Based in Frome, somerset, #fitMess is a blog by Joanna Beale. Her posts draw on her work as a personal trainer, as well as her own personal past experience of significant obesity.  Her general focus is overall wellness and body positivity.

A New Day

As with so many of my posts, I began writing this a number of months ago, and, as with so many of my posts, I've spent a really long time trying to get this out the right way. I’m not sure I have, so bear with me, and take from it what’s useful to you.

We all have a truth that either builds us or breaks us; the extent to which either occurs is dependent on its emotional hold over you. You can own it, or it will own you. So many disordered behaviours are led by our secret truths, the things that linger over us from yesteryear, dictating our choices as we naively believe we successfully run to escape them... only to find they're waiting to trip us up around the next corner. 

Something I've really been struggling with recently is this exact issue of disordered behaviour, unconstructive habits, and cycles of self-sabotage. I'm haunted by a sense of failure, feelings of inferiority, and an overwhelming belief that I'm an impostor in my own life. Are any of these things ‘real’? Probably not. Do they feel crippling? Undoubtedly, and resoundingly, yes. All are symptoms of perfectionism, but without the payoff of being excellently disciplined in any area. I’m not proud to admit that I’ve been envious of friends with painful OCD for cleaning, or that I’ve secretly torn myself apart with jealousy towards friends with significantly damaging (lack of) eating habits. Towards these mental illnesses, my own mediocrity seems to pine, some days. To be so ‘good’ at any kind of extreme behaviour that your entire life is affected, even threatened, by it… well, that seems beyond the realms of even my most dementedly wild aspirations.

A projected persona of boldness, brashness and invincibility: that’s me. I lose track of the number of times that people have told me that they were ‘kind of scared’ of me to start with. Exuding confidence to the point of overbearingness. Forcing myself to the centre of attention at every opportunity. All of this for one single reason: to find some kind of validation, but only ever through the feedback or opinions of others. Masking all the insecurity, anxiety and fear becomes the routine. Coping, rather than resolving. Disguising, rather than moving forward. Spending my life at a costume party instead of facing what is in the mirror.

The fact is, most of us are pretty good at identifying our flaws. We might distract ourselves by fixating on things that are more like symptoms than causes, but eventually return to the place where we can’t run any further.

From the age of 19, I knew I had a problem with alcohol. I can tell you a ton of stories about all the times I kind-of-sort-of-half-attempted to address it; I can tell you even more about the times that it seemed like a better idea to ignore the issue; it’s only now that I might be honest and actually tell you how it has torn me apart. And, by that, I mean the number of times it's hurt others, put me at risk, or nearly killed me.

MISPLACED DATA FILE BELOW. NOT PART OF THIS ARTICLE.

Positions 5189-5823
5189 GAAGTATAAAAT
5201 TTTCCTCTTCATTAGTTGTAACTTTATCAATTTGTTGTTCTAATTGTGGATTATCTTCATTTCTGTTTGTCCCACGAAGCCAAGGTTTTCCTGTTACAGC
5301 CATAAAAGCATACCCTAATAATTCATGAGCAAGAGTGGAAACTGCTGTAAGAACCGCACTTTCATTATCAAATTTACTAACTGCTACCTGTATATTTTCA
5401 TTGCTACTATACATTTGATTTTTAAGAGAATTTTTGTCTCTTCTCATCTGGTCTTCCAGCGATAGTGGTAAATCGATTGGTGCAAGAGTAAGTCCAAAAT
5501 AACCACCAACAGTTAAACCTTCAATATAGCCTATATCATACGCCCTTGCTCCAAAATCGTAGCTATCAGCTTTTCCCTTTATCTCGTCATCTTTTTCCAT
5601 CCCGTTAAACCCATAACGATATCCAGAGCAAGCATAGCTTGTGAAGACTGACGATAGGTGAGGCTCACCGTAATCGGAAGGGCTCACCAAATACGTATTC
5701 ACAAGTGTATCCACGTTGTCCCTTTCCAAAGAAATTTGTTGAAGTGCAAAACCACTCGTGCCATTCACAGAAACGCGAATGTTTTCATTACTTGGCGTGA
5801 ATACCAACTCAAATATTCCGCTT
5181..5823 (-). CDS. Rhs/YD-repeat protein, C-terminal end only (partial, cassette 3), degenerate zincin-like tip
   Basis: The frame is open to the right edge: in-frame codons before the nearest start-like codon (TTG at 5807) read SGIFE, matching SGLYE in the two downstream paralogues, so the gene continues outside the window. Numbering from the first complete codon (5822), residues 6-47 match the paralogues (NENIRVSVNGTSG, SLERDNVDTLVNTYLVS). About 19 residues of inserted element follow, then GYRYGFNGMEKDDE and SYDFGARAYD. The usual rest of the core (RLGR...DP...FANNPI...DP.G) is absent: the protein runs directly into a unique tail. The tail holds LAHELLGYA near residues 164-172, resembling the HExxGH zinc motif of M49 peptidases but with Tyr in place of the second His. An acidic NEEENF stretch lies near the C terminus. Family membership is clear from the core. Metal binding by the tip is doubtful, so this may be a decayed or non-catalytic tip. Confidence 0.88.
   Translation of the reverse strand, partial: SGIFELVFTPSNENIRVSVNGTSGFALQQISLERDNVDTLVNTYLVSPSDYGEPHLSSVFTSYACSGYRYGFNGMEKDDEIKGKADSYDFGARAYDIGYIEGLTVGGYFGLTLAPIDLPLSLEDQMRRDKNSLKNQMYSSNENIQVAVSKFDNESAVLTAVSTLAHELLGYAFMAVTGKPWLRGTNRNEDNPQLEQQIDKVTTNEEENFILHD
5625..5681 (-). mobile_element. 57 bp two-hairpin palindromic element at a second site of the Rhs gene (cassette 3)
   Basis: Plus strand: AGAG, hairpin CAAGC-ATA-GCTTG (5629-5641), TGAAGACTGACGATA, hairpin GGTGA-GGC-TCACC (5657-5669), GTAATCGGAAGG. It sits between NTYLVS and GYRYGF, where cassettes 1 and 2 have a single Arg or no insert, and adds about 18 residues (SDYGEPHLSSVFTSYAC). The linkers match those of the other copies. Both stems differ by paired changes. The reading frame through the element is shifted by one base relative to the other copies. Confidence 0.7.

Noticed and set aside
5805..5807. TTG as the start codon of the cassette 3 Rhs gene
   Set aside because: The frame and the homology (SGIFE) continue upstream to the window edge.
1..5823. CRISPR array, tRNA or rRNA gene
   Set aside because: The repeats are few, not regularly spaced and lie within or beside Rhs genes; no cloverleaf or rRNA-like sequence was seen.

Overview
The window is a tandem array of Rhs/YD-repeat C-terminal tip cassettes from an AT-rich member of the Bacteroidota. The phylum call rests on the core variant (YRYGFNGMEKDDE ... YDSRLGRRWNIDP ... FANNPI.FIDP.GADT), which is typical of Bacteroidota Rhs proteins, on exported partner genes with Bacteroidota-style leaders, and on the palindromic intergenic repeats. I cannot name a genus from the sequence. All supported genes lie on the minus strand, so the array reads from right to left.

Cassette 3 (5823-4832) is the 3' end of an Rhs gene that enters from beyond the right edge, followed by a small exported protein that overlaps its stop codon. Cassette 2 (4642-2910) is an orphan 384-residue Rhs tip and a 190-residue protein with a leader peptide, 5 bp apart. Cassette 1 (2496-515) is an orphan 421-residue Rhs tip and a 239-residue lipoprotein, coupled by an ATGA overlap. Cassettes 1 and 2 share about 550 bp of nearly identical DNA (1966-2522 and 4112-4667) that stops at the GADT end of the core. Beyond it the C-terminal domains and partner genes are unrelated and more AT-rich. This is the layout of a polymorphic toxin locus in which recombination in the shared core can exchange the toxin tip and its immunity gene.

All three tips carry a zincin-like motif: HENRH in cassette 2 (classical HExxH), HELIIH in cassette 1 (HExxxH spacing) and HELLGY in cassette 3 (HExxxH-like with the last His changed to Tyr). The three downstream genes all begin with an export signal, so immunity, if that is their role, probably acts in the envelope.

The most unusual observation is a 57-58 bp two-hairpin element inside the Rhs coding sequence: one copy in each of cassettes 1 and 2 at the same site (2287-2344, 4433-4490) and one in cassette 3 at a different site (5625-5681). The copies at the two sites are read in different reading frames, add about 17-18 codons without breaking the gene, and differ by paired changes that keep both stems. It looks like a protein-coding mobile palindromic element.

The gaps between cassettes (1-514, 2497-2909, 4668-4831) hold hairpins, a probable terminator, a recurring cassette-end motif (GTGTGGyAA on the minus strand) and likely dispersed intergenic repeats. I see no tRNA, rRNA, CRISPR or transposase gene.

From the age of 15, I knew I had a problem with food. Not half as dramatic as an addiction to something high risk. Not as 'glamorous' as the non-stop chaos that goes along with blackouts and disaster. Eating yourself to death is a slow, painful way to die. Years of bleak, wallowing, caged sadness. A painful, guilt-ridden life that becomes physically slowed to the point of inescapable terror. Moments of brief self-loathing turn into months and years of creeping, growing horror, spent caught in a downward spiral, trapping you in the realisation that you might never make it back. The bigger you become, the further you fall into the acceptance that change might be even less possible by the day. At 21 stone (130kg/300lb), I honestly never thought I would, or could, exist in the world as a 'normal', 'acceptable' human being. One thing I can guarantee is if you haven't experienced any kind of disordered relationship with food, you're probably never going to understand it. Fat? Eat less, move more. Thin? Just eat more. It's so simple, right? Fucking massive eyeroll over here. Nobody ends up either extremely fat or extremely thin without needing to resolve something in their life that falls outside the perceived remit of 'diet and exercise'.

We all have our demons. We all have our secrets, our pain, our fears. I absolutely promise you that, without confronting these, you will never escape them. The freedom from all the things that hold us back is rooted in our ability to reflect, to learn and to change. Change is not only possible, it is unavoidable. It's just that if you aren't actively trying to change things in the direction you want them to go, then you're simply riding an unstoppable rollercoaster with your eyes closed.

Every day we aren't working for our goals, we're working against them. I'm talking about actual, pragmatic, constructive work. Whether that work requires a specific action (the anorexic trying to eat), or inaction (the addict trying to abstain), you need support, you need a plan or framework, and you need a goal. It’s good to start with an honest and truthful acknowledgement, but don’t just stop there, languishing for decades in a spiral of denial and flawed coping mechanisms. Face it, own it, change it. Little goals, big goals. You're either all in, or you're going nowhere.

If you need any specialist help:

Mind (charity): guides to support and services, including addiction and dependency, abuse support, bereavement, therapy and counselling, and much more.

 

The persistence of memory

The persistence of memory

Bottled up

Bottled up